National Geographic : 1996 Aug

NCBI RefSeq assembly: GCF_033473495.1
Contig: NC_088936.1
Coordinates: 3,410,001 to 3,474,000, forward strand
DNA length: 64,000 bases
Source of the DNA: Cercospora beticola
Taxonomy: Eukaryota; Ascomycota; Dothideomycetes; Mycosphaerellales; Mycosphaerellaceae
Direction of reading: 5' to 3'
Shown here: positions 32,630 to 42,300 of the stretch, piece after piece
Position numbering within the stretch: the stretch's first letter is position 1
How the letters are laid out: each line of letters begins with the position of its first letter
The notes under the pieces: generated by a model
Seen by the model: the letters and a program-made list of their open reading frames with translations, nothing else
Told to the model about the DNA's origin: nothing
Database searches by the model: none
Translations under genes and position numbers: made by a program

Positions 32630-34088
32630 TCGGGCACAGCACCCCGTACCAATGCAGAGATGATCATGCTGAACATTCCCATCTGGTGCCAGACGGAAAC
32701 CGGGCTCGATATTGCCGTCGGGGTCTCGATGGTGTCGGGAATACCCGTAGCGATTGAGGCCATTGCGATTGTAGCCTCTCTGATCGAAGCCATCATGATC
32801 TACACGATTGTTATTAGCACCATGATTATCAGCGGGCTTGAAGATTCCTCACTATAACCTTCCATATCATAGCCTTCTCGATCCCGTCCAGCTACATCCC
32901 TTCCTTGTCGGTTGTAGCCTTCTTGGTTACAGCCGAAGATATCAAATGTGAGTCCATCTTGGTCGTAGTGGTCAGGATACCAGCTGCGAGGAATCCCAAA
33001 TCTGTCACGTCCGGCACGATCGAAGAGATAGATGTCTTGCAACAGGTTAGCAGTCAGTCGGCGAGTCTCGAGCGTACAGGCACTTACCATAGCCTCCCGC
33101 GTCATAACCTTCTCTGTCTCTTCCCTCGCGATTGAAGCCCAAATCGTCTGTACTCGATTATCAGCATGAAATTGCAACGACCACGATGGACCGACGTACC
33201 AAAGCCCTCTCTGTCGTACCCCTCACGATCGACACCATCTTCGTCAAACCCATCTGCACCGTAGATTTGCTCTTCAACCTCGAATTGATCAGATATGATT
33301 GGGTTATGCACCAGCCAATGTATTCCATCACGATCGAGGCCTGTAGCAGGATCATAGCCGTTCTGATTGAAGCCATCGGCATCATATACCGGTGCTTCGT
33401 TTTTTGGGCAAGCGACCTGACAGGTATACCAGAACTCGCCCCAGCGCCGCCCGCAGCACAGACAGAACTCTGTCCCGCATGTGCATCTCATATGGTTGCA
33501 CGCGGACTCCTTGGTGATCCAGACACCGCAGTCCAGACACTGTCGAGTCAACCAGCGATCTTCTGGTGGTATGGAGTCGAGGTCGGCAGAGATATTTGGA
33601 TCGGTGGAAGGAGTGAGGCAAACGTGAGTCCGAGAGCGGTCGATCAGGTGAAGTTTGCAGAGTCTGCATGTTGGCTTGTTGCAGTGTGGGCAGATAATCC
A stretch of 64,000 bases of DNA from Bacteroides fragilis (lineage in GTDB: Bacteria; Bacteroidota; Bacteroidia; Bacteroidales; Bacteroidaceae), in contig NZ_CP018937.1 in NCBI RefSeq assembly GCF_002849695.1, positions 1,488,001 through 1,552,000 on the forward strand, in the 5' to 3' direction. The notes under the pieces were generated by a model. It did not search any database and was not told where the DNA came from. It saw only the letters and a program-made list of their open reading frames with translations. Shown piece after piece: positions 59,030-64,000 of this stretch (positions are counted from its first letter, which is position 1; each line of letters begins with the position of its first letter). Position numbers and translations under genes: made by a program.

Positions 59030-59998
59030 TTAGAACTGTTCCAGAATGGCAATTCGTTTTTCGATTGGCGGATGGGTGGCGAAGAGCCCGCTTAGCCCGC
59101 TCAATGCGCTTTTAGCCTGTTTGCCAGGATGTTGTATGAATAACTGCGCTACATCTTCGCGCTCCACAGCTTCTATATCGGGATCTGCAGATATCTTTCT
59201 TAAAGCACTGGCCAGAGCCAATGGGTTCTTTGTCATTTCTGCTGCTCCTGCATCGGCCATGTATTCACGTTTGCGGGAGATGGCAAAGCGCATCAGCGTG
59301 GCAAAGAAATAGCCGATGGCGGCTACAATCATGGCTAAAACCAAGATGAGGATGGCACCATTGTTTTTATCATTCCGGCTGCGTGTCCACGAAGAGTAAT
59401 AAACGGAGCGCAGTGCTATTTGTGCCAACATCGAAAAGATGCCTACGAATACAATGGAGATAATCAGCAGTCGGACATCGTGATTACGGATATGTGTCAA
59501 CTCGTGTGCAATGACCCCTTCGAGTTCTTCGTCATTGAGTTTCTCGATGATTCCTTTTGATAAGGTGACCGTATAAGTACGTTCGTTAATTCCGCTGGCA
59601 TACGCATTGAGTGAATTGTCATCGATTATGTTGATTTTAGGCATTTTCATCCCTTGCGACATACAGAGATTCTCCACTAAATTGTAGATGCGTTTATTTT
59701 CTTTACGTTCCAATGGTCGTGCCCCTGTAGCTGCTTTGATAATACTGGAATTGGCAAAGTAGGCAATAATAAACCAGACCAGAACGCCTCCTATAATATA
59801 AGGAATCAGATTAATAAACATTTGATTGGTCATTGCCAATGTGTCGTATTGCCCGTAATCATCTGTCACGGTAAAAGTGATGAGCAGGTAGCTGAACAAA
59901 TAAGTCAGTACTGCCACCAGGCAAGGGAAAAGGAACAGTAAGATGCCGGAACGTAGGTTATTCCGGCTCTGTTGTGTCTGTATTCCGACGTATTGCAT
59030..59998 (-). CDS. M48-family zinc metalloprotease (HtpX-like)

MONTERREY Confrontingthe Future Nestled in a serene valley, Las Misiones country club pam pers city golfers. "Everything here has to be first class to keep members," explains man ager Viviano Villarreal. "We're 20 minutes from downtown, and people aren't accustomed yet to driving out so far." After the game, players are served drinks at linen-covered tables overlooking groomed gardens of palms and bougainvillea. Competition comes from two other private golf facilities as well as Mexico's first public course. "Monterrey is the capi tal of business in Mexico, so there's money for people to join clubs like this," says Villarreal. Money also gives the city polish, with industry helping to support education and the arts. "We have theaters, libraries, museums, just about anything you'd want," he says. "You had to go to the States for that when I was growing up here." For those who can afford it, there's also plenty to shop for. Malls offer Bull Rider boots and Benetton, Cartier and Paloma Picasso, Adidas and Donald Duck. Many stores dis play signs in English, symbols of an increasingly bilingual and bicultural character. Like Mexico's northern neighbor, Monterrey now attracts migrants. "I used to think it was strange that people in the U.S. couldn't tell me where they were from," says Hiram Pe6n, a native of Yuca tan. "But Mexicans are starting to move around too. You have to go where the best opportu nities are." Monterrey is still one of those places. '